If you are a “Secular”…than I don’t see the point what is the author’s problem if the Afghanis want Taliban as their Governing Body….if the consensus of the majority is that they want Taliban than I don’t have any right to criticise them or calling them “social cancer”. I am not trying to defend Taliban. The evil acts they do are not defend-able (if they do) but how can Mr. Hoodbhoy can judge what is wrong and what is right….especially when he does not have any basis of the “Moral Ground”.

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  • Pollack
    Mar 26, 2012 - 10:27AM

    @HMM: How about we lock up all people in their houses? Then there wont be any crime at all. The argument you made in support for Taliban is silly and laughable.

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  • Pollack
    Mar 26, 2012 - 10:28AM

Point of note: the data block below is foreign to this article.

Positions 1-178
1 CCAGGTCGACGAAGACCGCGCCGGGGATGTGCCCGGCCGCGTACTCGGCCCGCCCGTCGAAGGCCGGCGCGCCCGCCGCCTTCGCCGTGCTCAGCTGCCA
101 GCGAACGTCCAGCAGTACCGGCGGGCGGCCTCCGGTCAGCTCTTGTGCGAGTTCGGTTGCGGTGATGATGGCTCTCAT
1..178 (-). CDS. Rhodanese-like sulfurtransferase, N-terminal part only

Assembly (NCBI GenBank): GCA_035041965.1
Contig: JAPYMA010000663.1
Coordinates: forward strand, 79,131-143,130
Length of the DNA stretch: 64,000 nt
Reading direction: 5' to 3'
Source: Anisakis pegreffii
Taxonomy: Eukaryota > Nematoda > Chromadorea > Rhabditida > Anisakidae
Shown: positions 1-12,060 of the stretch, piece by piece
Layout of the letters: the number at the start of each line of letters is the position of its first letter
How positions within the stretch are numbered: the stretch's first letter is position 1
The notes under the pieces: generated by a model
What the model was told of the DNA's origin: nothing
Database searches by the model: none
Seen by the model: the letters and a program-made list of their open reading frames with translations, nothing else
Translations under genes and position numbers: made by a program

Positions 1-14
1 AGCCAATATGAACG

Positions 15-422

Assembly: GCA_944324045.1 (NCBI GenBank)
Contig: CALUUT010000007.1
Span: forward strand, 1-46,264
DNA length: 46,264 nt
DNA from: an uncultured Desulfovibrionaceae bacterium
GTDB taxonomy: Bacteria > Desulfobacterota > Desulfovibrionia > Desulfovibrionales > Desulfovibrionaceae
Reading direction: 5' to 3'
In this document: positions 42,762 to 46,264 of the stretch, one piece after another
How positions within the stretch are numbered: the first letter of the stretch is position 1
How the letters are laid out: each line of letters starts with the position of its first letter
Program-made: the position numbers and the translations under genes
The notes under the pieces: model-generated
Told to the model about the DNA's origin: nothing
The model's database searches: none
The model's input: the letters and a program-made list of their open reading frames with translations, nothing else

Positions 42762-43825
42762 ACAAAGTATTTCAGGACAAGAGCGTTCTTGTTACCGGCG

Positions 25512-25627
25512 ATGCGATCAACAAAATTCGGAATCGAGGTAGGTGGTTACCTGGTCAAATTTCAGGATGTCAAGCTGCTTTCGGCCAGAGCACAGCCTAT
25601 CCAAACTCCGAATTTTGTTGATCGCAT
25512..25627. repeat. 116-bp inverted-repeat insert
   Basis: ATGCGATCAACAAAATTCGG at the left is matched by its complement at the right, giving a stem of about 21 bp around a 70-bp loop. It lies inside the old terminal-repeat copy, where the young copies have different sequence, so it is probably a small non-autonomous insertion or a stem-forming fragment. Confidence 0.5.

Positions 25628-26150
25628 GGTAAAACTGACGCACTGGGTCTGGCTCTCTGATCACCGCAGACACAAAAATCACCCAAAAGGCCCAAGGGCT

@Ammad: An Islamic government and the word progressive in the same sentence is contradictory.

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  • AM
    Mar 26, 2012 - 11:15AM

    @HMM:
    What is the definition of rape in Taliban regime? Women are treated harshly as a matter of routine, girls as young as 11 years are forcefully married, and witnesses (read: accomplices) are required to prove the allegation. In the end the woman is stoned to death- in this environment who would report rape?

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  • Bombay Dude
    Mar 26, 2012 - 12:29PM

    @HMM: Do you realize that you are justifying one social evil to curb the other ? There is no relative measurement of social evils. They are equally same depending upon the damage it does to a psychy of a person. Just because there was no crime of physical rape doesn’t justify the mental and emotional rape of dignity by the medieval and inhuman treatment in hands of Taliban. Rape and other soical crimes has to be solved by proper law. You cannot use a broken law as an excuse to advocate what Taliban did was right. Sorry, but it is simply disgusting.

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  • Bombay Dude
    Mar 26, 2012 - 12:34PM

    @Ammad: Wah bhai!. where were you all these years. And when did you realize your “muslim” responsibility towards your suddenly dear “Afghans” ?

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  • mateen